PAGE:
Fendi by Fendi (for women) ~ fragrance review

Fendi The Kiss

Imagine this: It’s the late-1980s, and Sirio leads you to your table for lunch at Le Cirque. As you dangle your quilted Chanel 2.55 off your chair and consider whether you’ll have the Dover sole or the carpaccio, a cascade of laughter draws your attention to the table next to you. The frizzy-headed woman with Bordeaux-purple gloss lipstick and an armload of bangles is Opium. Next to her sits Giorgio, a blond real estate agent with frosted pink talons for fingernails. Coco, swathed in fur and velvet and jewel tones despite the July heat outside, looks a little embarrassed by their loud conversation. (Boucheron had to be at a committee meeting for a Met gala and couldn’t make it. Neither could Cinnabar — she’s summering at her house in Bali.)

Then the room’s chatter and clink of silverware stops. A curvaceous, full-lipped woman of a certain age glides toward the empty chair at the table. She’s ignored the trend for shoulder pads and somehow combines Sophia Loren’s earth-mother sensuality with Silvana Mangano’s elegance. Still, her silkiness packs no less potency than the assertive styles of the other women at the table. This is Fendi by Fendi…

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Jul et Mad Aqua Sextius ~ fragrance review

Jul et Mad Aqua Sextius brand image

French niche line Jul et Mad recently released its fourth fragrance, a “green chypre/citrus amber” scent called Aqua Sextius. It was developed for Jul et Mad by perfumer Cécile Zarokian, and it includes top notes of bergamot, lime, lemon, orange, grapefruit and green notes; heart notes of eucalyptus, mint, marine notes, mimosa, white flowers and fig; and base notes of labdanum, ambergris, cedarwood, guaiac wood, oakmoss and musk.

“Aquae Sextiae” was the ancient name of the French city Aix-en-Provence, founded by the Roman consul Sextius and famed for its thermal springs. Jul et Mad’s Aqua Sextius is designed to evoke a summer evening in this “City of a Thousand Fountains,” complete with cool breezes, sun-warmed stone and garden greenery as well as distant forests and the Provençal countryside. The official description reads in part, “Only the crisp sound of ice cubes in the glasses and the burst of joyous laughter mark the soft melody of the running water that slowly fills the sculpted basin, coupled with the murmuring of the [plane tree leaves] all around us…”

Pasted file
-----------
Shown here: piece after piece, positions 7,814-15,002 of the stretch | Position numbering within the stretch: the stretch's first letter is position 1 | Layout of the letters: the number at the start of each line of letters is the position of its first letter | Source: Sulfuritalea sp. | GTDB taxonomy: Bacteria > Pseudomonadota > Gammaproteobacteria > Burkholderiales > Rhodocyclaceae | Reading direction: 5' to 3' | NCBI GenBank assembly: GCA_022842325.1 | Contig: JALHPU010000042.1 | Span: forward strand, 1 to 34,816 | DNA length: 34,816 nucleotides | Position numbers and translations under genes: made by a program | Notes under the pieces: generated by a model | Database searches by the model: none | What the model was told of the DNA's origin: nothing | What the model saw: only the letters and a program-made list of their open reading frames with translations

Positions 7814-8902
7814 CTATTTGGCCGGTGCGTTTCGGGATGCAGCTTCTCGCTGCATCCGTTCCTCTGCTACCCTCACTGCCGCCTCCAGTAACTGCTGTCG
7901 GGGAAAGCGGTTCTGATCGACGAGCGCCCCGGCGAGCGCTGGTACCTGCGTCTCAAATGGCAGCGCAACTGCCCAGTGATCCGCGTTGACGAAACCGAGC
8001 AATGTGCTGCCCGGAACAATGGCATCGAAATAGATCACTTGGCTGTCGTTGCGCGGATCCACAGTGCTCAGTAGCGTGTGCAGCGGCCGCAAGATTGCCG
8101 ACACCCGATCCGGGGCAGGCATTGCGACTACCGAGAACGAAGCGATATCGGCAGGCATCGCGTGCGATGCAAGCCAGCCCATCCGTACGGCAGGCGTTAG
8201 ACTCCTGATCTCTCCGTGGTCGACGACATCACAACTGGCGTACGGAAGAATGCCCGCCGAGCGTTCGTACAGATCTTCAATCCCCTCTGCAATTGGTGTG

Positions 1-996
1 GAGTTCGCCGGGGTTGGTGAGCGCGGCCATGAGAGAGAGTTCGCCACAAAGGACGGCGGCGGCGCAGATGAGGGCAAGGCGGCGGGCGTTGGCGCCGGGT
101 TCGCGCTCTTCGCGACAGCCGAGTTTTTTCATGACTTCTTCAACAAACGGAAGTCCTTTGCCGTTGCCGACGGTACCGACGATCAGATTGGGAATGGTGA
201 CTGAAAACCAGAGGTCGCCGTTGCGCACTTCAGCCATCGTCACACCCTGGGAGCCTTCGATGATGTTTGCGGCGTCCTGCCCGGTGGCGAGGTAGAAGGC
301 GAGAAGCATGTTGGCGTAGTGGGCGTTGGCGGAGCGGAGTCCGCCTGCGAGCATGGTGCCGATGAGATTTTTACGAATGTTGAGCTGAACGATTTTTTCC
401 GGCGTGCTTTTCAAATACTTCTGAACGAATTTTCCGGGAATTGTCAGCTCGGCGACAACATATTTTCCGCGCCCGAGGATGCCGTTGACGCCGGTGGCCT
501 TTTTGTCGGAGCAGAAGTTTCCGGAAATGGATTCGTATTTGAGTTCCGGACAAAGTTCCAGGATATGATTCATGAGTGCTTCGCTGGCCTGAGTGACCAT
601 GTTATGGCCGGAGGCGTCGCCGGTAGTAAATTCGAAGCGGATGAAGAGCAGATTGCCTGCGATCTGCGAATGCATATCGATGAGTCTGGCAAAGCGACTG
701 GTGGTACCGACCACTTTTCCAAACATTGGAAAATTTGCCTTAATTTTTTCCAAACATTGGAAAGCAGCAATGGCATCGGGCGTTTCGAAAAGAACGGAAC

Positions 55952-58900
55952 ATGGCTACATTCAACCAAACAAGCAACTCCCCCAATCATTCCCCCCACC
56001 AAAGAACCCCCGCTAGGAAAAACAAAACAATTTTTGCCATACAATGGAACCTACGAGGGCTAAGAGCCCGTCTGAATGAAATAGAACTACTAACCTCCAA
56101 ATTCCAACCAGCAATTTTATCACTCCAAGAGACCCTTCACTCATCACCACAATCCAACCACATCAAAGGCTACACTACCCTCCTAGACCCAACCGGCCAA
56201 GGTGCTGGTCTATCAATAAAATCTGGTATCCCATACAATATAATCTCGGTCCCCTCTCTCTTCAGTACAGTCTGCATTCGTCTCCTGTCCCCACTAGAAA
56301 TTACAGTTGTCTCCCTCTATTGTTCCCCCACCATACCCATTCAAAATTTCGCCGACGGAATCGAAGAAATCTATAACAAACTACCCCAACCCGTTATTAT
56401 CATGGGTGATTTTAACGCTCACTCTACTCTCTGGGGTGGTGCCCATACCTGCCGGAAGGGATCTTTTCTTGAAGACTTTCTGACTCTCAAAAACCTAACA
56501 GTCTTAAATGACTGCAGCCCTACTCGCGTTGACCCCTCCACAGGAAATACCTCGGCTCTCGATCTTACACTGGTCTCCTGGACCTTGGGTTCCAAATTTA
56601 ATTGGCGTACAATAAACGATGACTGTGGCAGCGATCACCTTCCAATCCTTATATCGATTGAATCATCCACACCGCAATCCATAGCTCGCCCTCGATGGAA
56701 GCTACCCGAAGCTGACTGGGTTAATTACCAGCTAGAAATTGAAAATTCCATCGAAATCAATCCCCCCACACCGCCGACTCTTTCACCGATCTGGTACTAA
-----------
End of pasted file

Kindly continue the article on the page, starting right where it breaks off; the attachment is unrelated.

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Crabtree & Evelyn Indian Sandalwood Cologne ~ fragrance review

Ah, the wonderful, long-ago days of fragrance, when perfumers used real Mysore sandalwood (santalum album); now, I only get to smell it in my vintage perfumes — where delicious, irreplaceable Indian sandalwood appears like a ghost, a reminder of a loved one long departed. I probably won’t live to see the return of Mysore sandalwood, if it ever returns — the best sandalwood oil comes from trees fifty years or older. The Indian government’s effort to save surviving, old-growth sandalwood trees is in disarray (with trees, even almost-worthless ‘teenage trees,’ being chopped down all the time on government and private property by thieves who trade in sandalwood oil).

Crabtree & Evelyn says the sandalwood in their Indian Sandalwood Cologne1 (formerly named Sandalwood, and presumably tweaked) is from sustainably harvested sandalwood trees…

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Marc Jacobs Daisy Dream ~ perfume review & quick poll

Marc Jacobs Daisy Dream advert

Daisy Dream is the latest from Marc Jacobs. If you pay attention to perfume at all, you probably already know it’s a flanker to 2007′s Daisy, a fragrance that’s been fantastically successful1 and already spawned a number of spin offs. The success is deserved, in my opinion. Daisy is not the best perfume made in the last 10 years, mind you, not even close, but it’s about as pleasant and wearable as they come. Despite its obvious orientation towards the youth market, Daisy has a kind of easygoing cheerfulness that transcends age categories, and the packaging is genius. Even an old perfumista curmudgeon like me finds Daisy likable.

I admit I have not paid all that much attention to the flankers. I did review Daisy Eau So Fresh, but I skipped the next two paired sets of flankers: Daisy Sunshine and Daisy Eau So Fresh Sunshine, Daisy Delight and Daisy Eau So Fresh Delight (do comment if you tried any of them). Daisy Dream caught my attention mostly because of the addition of coconut water in the notes…

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Etat Libre d’Orange Dangerous Complicity ~ fragrance review

Dior Lanvin Balmain

Poor Etat Libre d’Orange Dangerous Complicity has had a bit of a bum rap. It was launched at the same time as the fabulous The Afternoon of a Faun, which probably stole a bit of its thunder. Plus, Dangerous Complicity’s PR pap didn’t do it much of a favor by leaning heavily on unisex sensuality, inscrutable references to the Garden of Eden, a billing as a skin scent. As a result, the fragrance seems to have sunk into a hole.

To me, Dangerous Complicity is none of that. Instead, it’s an ultra-girly, elegant fragrance that broadcasts champagne, silk charmeuse and wrist corsages. But, when it wears down, it throws off all its retro associations for a comforting — or boring, depending on where you’re coming from — dry down of amber, cashmeran and wood…

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